Puppet Adds DevOps Consulting Practice
Puppet has launched a DevOps consulting service that promises to help organizations implement best practices that will ultimately make their IT organizations more efficient.
Nigel Kersten, field CTO, Puppet, said the Scaling DevOps Service is especially focused on improving workflows among organizations that have already started down the DevOps path.
Most IT organizations that embrace DevOps eventually encounter bottlenecks that conspire to limit the rate at which they can build and deploy applications. Puppet will make available DevOps experts capable of assessing DevOps workflows as part of an effort to reduce operational friction, said Kersten.
Those consultants can also identify integration opportunities that might further streamline workflows, in addition to providing an overall assessment of an organization’s DevOps maturity based on a model Puppet developed.
Kersten said in many cases, enterprise IT organizations, especially, are trying to adapt DevOps principles that were originally created for small startup companies, with mixed success. Puppet consultants, using observations gleaned from their own engagements with customers that have embraced its tools for automating the management of IT, are often in a better position to identify ways to optimize DevOps workflows across larger IT organizations, Kersten said.
It’s also easy for large enterprise IT organizations to misinterpret how one DevOps principle or another should actually be implemented, Kersten said.
DevOps consulting, of course, has become a cottage industry within the IT services sector over the last decade. Now, almost every systems integrator has a DevOps practice. Most of those practices are focused on enabling organizations to embrace DevOps, versus helping organizations optimize workflows after they have already begun the transition, said Kersten.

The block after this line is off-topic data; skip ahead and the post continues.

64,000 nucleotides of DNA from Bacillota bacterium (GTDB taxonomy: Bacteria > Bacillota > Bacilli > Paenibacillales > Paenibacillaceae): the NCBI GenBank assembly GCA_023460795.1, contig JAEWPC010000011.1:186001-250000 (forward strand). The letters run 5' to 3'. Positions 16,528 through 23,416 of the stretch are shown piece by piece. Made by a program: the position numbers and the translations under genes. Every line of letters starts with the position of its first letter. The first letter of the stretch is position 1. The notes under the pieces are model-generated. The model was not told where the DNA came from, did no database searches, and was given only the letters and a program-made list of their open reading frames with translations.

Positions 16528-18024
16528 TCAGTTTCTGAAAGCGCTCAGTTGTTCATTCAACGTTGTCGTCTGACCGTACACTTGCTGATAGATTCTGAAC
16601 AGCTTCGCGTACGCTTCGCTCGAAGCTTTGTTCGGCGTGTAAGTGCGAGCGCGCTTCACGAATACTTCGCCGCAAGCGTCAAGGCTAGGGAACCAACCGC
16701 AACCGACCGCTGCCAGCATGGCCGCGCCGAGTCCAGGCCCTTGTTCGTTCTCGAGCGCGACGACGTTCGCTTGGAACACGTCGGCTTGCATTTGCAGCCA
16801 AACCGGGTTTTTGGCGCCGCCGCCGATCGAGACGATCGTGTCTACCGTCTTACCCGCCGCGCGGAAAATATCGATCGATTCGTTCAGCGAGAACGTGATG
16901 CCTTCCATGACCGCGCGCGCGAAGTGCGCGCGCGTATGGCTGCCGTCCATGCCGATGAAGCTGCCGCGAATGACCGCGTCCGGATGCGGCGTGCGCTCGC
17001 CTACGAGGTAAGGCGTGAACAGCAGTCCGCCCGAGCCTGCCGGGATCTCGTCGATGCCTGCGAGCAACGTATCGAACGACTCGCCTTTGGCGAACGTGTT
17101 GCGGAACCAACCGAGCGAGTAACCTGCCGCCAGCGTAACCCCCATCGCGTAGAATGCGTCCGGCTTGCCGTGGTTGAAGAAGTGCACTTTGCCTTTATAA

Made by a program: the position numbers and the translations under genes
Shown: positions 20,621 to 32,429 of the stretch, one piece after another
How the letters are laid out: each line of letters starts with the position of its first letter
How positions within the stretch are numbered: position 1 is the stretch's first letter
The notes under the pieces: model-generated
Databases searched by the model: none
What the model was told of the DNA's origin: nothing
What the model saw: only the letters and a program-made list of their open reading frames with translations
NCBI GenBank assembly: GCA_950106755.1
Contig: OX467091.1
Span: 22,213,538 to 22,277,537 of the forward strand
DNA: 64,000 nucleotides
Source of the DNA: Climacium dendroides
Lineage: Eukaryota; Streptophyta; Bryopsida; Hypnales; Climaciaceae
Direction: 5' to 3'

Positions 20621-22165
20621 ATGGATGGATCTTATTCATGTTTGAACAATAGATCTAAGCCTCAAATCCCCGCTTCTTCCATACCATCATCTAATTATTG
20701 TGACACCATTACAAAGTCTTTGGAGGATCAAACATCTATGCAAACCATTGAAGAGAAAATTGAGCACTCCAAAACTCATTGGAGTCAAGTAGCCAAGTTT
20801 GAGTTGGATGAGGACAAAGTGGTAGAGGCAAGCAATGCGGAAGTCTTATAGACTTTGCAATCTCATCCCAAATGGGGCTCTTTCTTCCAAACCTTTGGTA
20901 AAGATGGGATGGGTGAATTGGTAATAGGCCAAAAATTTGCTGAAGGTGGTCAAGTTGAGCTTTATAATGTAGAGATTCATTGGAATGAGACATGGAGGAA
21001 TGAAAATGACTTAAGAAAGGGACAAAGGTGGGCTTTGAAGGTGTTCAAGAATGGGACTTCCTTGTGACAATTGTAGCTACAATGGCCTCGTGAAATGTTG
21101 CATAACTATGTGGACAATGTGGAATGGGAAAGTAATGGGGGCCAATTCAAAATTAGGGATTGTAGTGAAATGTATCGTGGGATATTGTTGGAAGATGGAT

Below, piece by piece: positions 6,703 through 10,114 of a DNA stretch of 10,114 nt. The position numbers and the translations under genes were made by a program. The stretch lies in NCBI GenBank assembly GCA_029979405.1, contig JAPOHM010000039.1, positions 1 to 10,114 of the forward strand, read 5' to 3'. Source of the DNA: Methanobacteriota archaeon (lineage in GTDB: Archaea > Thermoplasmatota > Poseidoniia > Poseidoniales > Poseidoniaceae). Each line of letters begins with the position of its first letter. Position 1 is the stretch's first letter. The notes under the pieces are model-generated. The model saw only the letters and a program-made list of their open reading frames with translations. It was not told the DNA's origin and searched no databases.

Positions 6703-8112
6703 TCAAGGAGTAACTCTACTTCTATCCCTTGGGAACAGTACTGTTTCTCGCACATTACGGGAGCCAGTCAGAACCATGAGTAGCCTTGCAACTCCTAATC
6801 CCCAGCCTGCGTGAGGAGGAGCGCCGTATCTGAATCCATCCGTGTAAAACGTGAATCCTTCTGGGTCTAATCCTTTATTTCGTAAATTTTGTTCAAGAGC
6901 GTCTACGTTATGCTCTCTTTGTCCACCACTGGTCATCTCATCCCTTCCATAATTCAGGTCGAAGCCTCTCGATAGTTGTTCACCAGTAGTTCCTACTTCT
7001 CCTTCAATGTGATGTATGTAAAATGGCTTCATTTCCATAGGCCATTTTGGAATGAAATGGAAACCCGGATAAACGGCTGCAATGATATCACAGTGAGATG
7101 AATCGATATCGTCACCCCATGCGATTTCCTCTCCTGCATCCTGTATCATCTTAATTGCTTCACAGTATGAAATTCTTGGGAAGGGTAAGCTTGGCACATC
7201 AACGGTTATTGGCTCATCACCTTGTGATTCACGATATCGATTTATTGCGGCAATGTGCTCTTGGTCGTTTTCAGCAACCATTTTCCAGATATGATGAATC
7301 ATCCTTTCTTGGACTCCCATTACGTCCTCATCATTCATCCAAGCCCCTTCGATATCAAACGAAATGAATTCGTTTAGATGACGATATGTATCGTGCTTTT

It’s not clear to what degree organizations that have not embraced Puppet’s automation framework will embrace consulting services based on a DevOps model created by observing Puppet’s customers. However, it’s apparent many IT organizations have inconsistently implemented DevOps practices across various departments. In many cases, bottlenecks that result in various departments within a larger IT organization are being addressed using a set of manual processes that have been created as a workaround to a specific problem.
Of course, optimizing DevSecOps best processes is only going to become more challenging as emergent technologies such as containers, Kubernetes clusters and serverless computing frameworks are added to the IT mix. More challenging still, many organizations are now trying to shift responsibility for security further left as part of a DevSecOps workflow.
Many IT teams are, naturally, resistant to paying for advice, while others routinely hire small armies of consultants in the hope that ideas and concepts that have worked well elsewhere can make their IT teams more efficient. Regardless of the approach pursued, IT leaders need to remember that DevOps is a continuous journey. Every time a new platform is added to an IT environment, a DevOps workflow will need to evolve. The real issue IT leaders need to come to terms with is how long it will take for their internal teams to adapt, whether it’s via the school of hard knocks or relying on external expertise that has handled most of the issues an internal IT team is likely to encounter.